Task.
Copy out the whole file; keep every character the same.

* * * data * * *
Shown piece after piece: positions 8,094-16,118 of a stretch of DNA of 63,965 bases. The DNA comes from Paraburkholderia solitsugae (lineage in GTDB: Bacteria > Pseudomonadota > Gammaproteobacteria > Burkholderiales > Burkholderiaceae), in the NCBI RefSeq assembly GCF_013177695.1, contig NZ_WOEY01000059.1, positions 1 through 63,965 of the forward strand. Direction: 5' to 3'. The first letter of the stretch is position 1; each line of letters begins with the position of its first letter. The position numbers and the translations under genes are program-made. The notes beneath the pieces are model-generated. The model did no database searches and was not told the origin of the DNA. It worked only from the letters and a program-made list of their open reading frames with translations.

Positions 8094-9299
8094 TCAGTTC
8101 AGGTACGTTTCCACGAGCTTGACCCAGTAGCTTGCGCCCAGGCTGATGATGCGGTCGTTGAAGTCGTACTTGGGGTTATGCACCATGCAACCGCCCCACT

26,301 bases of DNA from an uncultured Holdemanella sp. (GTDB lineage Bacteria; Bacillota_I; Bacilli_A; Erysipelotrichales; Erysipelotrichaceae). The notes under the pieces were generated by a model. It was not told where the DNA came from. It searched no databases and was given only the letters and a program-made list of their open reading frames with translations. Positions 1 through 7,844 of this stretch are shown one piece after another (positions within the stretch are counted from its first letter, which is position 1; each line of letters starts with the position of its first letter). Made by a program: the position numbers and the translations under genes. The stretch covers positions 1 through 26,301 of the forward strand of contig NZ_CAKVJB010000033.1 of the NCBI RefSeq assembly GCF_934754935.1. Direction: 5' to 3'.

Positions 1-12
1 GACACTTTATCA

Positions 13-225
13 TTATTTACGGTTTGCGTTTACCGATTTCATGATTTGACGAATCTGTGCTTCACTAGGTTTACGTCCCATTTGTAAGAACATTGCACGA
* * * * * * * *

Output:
Shown piece after piece: positions 8,094-16,118 of a stretch of DNA of 63,965 bases. The DNA comes from Paraburkholderia solitsugae (lineage in GTDB: Bacteria > Pseudomonadota > Gammaproteobacteria > Burkholderiales > Burkholderiaceae), in the NCBI RefSeq assembly GCF_013177695.1, contig NZ_WOEY01000059.1, positions 1 through 63,965 of the forward strand. Direction: 5' to 3'. The first letter of the stretch is position 1; each line of letters begins with the position of its first letter. The position numbers and the translations under genes are program-made. The notes beneath the pieces are model-generated. The model did no database searches and was not told the origin of the DNA. It worked only from the letters and a program-made list of their open reading frames with translations.

Positions 8094-9299
8094 TCAGTTC
8101 AGGTACGTTTCCACGAGCTTGACCCAGTAGCTTGCGCCCAGGCTGATGATGCGGTCGTTGAAGTCGTACTTGGGGTTATGCACCATGCAACCGCCCCACT

26,301 bases of DNA from an uncultured Holdemanella sp. (GTDB lineage Bacteria; Bacillota_I; Bacilli_A; Erysipelotrichales; Erysipelotrichaceae). The notes under the pieces were generated by a model. It was not told where the DNA came from. It searched no databases and was given only the letters and a program-made list of their open reading frames with translations. Positions 1 through 7,844 of this stretch are shown one piece after another (positions within the stretch are counted from its first letter, which is position 1; each line of letters starts with the position of its first letter). Made by a program: the position numbers and the translations under genes. The stretch covers positions 1 through 26,301 of the forward strand of contig NZ_CAKVJB010000033.1 of the NCBI RefSeq assembly GCF_934754935.1. Direction: 5' to 3'.

Positions 1-12
1 GACACTTTATCA

Positions 13-225
13 TTATTTACGGTTTGCGTTTACCGATTTCATGATTTGACGAATCTGTGCTTCACTAGGTTTACGTCCCATTTGTAAGAACATTGCACGA